So, for those of you crafting or curious about urban homesteading - there are a million and one tips out there, thousands of books, amazing blog posts, great online and real life communities. There are no shortage of practical resources in this area. and I implore you to also address your own zone zero. Who are you being for yourself and others as you take this on? Are you creating a recipe for burnout? Are you adding in fun and play to the game? What are your limiting paradigms? What have you accomplished this past year? What simple phrase will remind you all this year that life is precious and that you are exactly where you need to be?
I hope we all have an amazing paradigm shattering beautiful community rich resourceful new year. Blessings and bounty for all!
** Also Eden was one of the speakers at the West Coast Womens Permaculture Gathering and a garden and permaculture teacher herself so it's all cool :)
Wednesday, January 4, 2012
Just wanted to do an update and confess that I feel guilty about not having been a better blogger. Perhaps this new year will be a fresh start for my blog as well as the calendar!
2011 was a crazy full year (hence the un-updated blog). By way of explanation and giving myself a virtual pat on the back here are some highlights:
April/May - the Southern California Permaculture Convergence was a wild and woolly success! I organized all the speakers and workshops. I don't recommend that task be done by one person for future gatherings! It made me into a real hag (sorry if you had to deal with me :)
and it all seemed worth it at the event. We had around 275 attendees, 3 days packed with information, action, and inspiration, and some of my favorite permaculture heroes for up and down the coast. There used to be great stuff online on the website. Seems like now it's more about upcoming events instead of history. Probably a good thing. Here's the site for more info: http://socalconvergence.org/
May also brought the West Coast Womens' Permaculture Gathering. I was one of four key organizers for this event and managed the registration and website among other things. This was another heart warming belly laughing host of amazing permaculture people. IT was especially sweet to be in the company of women in this movement and Starhawk and the other presenters really created something beautiful. This was the second event of this time I've helped create and I can't wait for the next one! Here's more info (historical) http://westcoastwomenspc.weebly.com/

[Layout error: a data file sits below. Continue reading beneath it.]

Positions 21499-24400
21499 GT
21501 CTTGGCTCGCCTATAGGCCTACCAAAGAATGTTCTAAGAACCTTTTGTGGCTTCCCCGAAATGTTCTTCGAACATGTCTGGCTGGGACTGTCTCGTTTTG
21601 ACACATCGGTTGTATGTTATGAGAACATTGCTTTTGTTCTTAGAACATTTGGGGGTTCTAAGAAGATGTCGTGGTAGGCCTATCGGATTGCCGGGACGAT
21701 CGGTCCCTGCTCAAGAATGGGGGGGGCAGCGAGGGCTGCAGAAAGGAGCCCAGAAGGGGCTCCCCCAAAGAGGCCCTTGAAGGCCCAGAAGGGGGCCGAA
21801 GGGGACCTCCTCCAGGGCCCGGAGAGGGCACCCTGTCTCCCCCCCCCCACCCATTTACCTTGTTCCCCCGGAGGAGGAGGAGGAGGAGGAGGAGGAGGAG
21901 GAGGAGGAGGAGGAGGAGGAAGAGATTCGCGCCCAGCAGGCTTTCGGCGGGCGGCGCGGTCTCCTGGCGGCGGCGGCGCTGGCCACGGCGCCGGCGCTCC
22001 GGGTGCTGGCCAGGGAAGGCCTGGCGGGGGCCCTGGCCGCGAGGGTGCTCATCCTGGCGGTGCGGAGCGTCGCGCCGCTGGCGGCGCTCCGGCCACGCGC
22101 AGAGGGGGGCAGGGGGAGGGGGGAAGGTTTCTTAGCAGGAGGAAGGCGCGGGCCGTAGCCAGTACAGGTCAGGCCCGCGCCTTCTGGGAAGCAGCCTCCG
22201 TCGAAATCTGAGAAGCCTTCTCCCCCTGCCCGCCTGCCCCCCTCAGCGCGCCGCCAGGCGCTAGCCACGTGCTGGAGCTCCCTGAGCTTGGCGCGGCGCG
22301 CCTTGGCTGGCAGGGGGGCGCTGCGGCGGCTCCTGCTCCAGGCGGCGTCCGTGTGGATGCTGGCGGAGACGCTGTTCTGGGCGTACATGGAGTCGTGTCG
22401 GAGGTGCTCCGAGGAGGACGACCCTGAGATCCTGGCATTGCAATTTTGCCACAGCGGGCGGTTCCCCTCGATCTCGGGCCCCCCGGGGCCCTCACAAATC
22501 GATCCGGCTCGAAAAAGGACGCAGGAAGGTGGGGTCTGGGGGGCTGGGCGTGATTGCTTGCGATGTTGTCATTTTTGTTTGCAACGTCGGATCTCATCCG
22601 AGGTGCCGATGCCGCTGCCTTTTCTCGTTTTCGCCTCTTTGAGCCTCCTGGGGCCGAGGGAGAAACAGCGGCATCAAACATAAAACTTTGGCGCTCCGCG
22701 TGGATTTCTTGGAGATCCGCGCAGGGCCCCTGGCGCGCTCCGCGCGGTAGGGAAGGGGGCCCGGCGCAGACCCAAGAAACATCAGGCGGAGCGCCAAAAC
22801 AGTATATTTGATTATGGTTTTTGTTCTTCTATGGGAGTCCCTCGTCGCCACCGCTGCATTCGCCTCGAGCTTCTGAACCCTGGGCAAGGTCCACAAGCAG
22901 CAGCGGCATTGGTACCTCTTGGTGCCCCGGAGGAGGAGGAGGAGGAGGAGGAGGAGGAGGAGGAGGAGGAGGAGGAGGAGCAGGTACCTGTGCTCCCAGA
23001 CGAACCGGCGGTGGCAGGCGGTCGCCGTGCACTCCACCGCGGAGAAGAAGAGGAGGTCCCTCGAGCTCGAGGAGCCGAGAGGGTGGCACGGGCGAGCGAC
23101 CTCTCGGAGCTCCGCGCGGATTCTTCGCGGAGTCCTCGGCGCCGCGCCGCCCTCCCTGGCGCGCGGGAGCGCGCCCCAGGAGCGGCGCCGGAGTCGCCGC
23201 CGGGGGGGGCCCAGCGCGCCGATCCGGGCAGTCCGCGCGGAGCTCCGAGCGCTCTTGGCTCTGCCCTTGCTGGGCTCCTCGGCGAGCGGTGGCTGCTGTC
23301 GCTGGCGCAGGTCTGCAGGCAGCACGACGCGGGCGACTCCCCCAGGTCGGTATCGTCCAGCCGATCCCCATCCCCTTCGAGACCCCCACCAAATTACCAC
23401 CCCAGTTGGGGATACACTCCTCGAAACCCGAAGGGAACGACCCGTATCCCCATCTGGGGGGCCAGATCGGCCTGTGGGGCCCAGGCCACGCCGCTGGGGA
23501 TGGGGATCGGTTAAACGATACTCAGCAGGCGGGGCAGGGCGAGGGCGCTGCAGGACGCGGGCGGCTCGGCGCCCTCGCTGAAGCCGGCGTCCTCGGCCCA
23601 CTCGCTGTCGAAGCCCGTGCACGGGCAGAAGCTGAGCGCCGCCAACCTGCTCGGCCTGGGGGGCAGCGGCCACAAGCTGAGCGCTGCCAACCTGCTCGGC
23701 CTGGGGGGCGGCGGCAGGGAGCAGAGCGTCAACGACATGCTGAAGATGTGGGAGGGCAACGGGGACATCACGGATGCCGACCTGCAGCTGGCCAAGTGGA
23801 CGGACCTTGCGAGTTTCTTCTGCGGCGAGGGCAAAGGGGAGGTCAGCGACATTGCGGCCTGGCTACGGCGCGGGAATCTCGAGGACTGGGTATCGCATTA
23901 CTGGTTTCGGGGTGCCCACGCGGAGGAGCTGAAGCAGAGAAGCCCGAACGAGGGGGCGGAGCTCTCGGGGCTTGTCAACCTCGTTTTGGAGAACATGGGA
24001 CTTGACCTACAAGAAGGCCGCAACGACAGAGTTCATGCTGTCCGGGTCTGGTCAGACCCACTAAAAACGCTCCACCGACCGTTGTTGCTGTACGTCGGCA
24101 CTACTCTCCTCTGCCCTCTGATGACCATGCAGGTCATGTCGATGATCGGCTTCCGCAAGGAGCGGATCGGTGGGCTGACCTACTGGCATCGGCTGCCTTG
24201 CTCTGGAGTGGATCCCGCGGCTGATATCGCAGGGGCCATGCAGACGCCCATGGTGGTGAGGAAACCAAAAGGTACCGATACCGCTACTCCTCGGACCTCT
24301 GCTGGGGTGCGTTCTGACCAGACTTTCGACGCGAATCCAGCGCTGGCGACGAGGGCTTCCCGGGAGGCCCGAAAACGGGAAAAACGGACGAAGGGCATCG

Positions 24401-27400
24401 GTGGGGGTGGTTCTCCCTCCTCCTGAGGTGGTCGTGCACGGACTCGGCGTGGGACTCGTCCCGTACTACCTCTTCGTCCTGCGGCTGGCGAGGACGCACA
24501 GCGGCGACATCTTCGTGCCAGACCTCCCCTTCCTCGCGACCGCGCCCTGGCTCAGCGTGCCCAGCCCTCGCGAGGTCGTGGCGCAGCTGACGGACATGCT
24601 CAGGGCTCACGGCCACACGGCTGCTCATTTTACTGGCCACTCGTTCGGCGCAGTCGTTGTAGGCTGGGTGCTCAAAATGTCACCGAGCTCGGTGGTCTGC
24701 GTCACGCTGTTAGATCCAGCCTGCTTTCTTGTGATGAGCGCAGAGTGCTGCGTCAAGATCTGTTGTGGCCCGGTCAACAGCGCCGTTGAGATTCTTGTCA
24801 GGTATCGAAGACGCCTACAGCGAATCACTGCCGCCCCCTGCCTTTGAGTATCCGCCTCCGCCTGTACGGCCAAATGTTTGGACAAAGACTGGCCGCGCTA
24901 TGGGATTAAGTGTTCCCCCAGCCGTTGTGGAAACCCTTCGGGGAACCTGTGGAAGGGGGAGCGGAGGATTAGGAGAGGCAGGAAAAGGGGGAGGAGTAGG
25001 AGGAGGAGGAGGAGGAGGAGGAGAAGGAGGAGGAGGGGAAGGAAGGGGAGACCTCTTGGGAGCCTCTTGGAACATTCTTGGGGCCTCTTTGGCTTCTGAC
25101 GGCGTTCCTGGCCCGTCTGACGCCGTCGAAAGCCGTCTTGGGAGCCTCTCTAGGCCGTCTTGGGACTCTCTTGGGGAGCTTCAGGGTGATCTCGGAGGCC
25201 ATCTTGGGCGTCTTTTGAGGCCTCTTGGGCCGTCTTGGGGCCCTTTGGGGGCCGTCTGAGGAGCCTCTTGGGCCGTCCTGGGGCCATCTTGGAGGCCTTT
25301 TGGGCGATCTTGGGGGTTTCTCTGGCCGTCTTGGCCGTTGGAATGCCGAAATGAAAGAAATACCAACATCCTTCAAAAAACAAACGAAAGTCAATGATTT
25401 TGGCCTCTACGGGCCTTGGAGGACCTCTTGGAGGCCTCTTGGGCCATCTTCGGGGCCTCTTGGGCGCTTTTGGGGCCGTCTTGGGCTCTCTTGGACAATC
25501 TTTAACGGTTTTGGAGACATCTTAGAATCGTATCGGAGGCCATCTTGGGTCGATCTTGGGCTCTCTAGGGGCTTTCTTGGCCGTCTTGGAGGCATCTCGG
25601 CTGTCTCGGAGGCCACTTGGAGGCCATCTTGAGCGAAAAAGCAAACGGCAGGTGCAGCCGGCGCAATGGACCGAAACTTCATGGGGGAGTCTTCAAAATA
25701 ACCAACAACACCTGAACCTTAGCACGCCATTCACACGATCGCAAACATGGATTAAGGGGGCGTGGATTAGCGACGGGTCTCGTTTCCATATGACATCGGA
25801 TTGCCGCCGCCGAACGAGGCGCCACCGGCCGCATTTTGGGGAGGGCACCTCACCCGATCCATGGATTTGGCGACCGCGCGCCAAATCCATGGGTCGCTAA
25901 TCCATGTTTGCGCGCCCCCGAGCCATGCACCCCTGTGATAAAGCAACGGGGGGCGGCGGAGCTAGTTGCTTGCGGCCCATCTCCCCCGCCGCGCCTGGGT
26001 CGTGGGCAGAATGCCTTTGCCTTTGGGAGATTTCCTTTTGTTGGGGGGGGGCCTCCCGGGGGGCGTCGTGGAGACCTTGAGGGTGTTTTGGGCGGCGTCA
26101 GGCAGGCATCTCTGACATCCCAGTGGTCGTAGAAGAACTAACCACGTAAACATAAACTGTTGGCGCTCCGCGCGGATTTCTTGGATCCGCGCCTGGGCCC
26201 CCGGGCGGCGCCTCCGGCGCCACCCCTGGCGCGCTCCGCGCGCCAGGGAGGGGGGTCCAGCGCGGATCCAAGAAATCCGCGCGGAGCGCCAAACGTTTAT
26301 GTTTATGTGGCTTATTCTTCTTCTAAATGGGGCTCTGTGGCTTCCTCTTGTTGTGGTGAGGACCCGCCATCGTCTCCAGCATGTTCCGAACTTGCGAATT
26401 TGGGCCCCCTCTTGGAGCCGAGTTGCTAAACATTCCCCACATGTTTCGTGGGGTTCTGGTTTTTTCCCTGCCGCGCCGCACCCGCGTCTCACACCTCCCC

and while all this crazy busy excitement was happening another crazy exciting thing was happening. I fell in love! and it stuck! This has had an enormous impact on my productivity. and I wouldn't change a thing (except if someone offered to pay me for doing permaculture and blogging:) I am still stupidly happy and oogly loving my man. I still feel okay being the "single girl" homesteader 'cause I'm not married yet and my beloved isn't much of a homesteader. He loves the garden, is totally cool with the rabbits who live under the bed (bless him!) and really supportive of my homesteading tendencies and I am really happy. It's pretty amazing to finally have a sense of partnership and what is possible with that.
He inspired me to submit an abstract for a talk at the upcoming Society for the Anthropology of Consciousness conference this February about how plearning ermaculture/natural systems can be transformative. I'm really excited! http://www.sacaaa.org/
Also upcoming are a curriculum package for Common Vision about soil and compost, a community emergency response training permaculture style with Rachel Kaplan, and a soil foodweb workshop with Doug Weatherbee! Stay tuned!
I hope your own year is full of exciting stuff that gets you out in the world and still leaves some time for sitting on a garden bench appreciating all the beauty in the world.